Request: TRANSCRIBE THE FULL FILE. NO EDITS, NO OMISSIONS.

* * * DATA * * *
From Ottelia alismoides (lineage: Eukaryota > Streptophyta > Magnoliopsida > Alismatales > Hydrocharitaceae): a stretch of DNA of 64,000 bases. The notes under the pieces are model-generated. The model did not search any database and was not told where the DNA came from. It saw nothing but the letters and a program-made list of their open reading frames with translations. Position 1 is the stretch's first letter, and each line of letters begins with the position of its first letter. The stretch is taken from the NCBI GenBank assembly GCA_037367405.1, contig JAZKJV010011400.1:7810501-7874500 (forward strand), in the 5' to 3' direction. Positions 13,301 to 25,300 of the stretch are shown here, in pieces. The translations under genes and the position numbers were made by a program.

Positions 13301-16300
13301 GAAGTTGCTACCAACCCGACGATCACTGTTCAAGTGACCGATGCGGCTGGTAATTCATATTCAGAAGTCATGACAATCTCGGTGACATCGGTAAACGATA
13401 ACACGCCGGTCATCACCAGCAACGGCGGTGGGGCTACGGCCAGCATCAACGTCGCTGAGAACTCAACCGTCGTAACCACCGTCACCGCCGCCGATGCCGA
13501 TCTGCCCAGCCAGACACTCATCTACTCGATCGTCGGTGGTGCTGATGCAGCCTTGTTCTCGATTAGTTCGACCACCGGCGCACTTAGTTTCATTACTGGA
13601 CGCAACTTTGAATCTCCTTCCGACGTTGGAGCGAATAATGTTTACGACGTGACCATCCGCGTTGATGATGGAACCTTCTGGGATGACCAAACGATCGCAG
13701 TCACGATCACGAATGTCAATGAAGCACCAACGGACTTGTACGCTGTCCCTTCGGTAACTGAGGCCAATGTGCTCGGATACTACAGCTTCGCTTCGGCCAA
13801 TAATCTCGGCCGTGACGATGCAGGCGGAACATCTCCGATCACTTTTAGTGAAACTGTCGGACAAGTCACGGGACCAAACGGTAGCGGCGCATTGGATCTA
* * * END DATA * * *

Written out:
From Ottelia alismoides (lineage: Eukaryota > Streptophyta > Magnoliopsida > Alismatales > Hydrocharitaceae): a stretch of DNA of 64,000 bases. The notes under the pieces are model-generated. The model did not search any database and was not told where the DNA came from. It saw nothing but the letters and a program-made list of their open reading frames with translations. Position 1 is the stretch's first letter, and each line of letters begins with the position of its first letter. The stretch is taken from the NCBI GenBank assembly GCA_037367405.1, contig JAZKJV010011400.1:7810501-7874500 (forward strand), in the 5' to 3' direction. Positions 13,301 to 25,300 of the stretch are shown here, in pieces. The translations under genes and the position numbers were made by a program.

Positions 13301-16300
13301 GAAGTTGCTACCAACCCGACGATCACTGTTCAAGTGACCGATGCGGCTGGTAATTCATATTCAGAAGTCATGACAATCTCGGTGACATCGGTAAACGATA
13401 ACACGCCGGTCATCACCAGCAACGGCGGTGGGGCTACGGCCAGCATCAACGTCGCTGAGAACTCAACCGTCGTAACCACCGTCACCGCCGCCGATGCCGA
13501 TCTGCCCAGCCAGACACTCATCTACTCGATCGTCGGTGGTGCTGATGCAGCCTTGTTCTCGATTAGTTCGACCACCGGCGCACTTAGTTTCATTACTGGA
13601 CGCAACTTTGAATCTCCTTCCGACGTTGGAGCGAATAATGTTTACGACGTGACCATCCGCGTTGATGATGGAACCTTCTGGGATGACCAAACGATCGCAG
13701 TCACGATCACGAATGTCAATGAAGCACCAACGGACTTGTACGCTGTCCCTTCGGTAACTGAGGCCAATGTGCTCGGATACTACAGCTTCGCTTCGGCCAA
13801 TAATCTCGGCCGTGACGATGCAGGCGGAACATCTCCGATCACTTTTAGTGAAACTGTCGGACAAGTCACGGGACCAAACGGTAGCGGCGCATTGGATCTA